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With a thick girdle that would make a great tension set!
 

Niel

Super_Ideal_Rock
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csnewbie|1445299577|3940044 said:
Thank you ElleW and DK, I greatly appreciate your advice.

ElleW, I became so nervous because my jeweler said that it would be impossible to set. I was under the impression that a setting could be made with longer than normal prongs in order to accommodate the stone properly. Do you think that this still possible with this stone?


I definitely would use that jeweler then. I would contact some other jeweler's and se what they say. Like others have said, it probably just needs a jeweler that's comfortable with colored stones.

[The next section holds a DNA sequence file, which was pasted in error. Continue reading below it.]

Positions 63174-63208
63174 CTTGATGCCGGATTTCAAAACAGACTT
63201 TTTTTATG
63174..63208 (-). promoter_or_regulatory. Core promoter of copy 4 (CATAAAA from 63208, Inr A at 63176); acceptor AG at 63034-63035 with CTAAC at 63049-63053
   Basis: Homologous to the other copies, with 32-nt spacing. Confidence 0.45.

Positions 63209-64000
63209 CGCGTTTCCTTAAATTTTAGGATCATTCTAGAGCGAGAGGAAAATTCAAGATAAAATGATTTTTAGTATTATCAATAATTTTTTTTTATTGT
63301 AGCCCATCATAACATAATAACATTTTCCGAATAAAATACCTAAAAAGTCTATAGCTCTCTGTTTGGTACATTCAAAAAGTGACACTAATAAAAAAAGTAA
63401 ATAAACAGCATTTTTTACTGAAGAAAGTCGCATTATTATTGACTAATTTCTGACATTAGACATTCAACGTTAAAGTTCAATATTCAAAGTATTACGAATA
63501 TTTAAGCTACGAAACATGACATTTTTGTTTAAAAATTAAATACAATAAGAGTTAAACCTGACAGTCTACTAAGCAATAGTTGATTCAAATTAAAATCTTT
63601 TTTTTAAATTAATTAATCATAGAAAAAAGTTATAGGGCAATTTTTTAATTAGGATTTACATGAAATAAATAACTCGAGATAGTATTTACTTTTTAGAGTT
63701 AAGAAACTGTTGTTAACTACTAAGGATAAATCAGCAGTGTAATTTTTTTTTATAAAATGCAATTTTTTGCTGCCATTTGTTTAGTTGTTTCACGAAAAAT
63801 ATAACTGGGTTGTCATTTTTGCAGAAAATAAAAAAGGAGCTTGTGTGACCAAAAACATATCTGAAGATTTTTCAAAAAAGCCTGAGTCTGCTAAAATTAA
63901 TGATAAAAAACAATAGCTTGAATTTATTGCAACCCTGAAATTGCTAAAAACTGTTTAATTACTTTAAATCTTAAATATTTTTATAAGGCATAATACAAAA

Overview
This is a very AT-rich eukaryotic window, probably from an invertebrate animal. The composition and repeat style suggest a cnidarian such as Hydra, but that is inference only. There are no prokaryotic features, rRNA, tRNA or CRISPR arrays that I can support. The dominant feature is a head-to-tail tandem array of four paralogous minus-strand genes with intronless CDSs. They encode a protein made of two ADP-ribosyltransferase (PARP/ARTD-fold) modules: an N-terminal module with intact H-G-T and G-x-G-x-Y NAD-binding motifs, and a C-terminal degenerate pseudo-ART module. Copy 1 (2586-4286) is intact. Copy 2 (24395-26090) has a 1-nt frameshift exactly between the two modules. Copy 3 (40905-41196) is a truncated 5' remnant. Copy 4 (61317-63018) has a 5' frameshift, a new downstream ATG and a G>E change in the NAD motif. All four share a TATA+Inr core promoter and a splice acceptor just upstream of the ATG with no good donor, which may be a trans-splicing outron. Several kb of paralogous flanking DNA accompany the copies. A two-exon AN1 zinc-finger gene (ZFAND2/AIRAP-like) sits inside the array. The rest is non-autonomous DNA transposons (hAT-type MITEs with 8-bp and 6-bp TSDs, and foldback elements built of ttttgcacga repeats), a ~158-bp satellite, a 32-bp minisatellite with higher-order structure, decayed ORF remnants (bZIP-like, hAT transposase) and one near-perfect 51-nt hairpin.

Lady_Disdain

Ideal_Rock
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Niel|1445427006|3940572 said:
csnewbie|1445299577|3940044 said:
Thank you ElleW and DK, I greatly appreciate your advice.

ElleW, I became so nervous because my jeweler said that it would be impossible to set. I was under the impression that a setting could be made with longer than normal prongs in order to accommodate the stone properly. Do you think that this still possible with this stone?


I definitely would use that jeweler then. I would contact some other jeweler's and se what they say. Like others have said, it probably just needs a jeweler that's comfortable with colored stones.

I think you meant "definitely NOT use that jeweler" and missed a word ;)) Yeah, if someone says they can't do it, take them at their word.
 

mastercutgems

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Well since no cutters have chimed in yet and you all know me I do love a debate ;-) LOL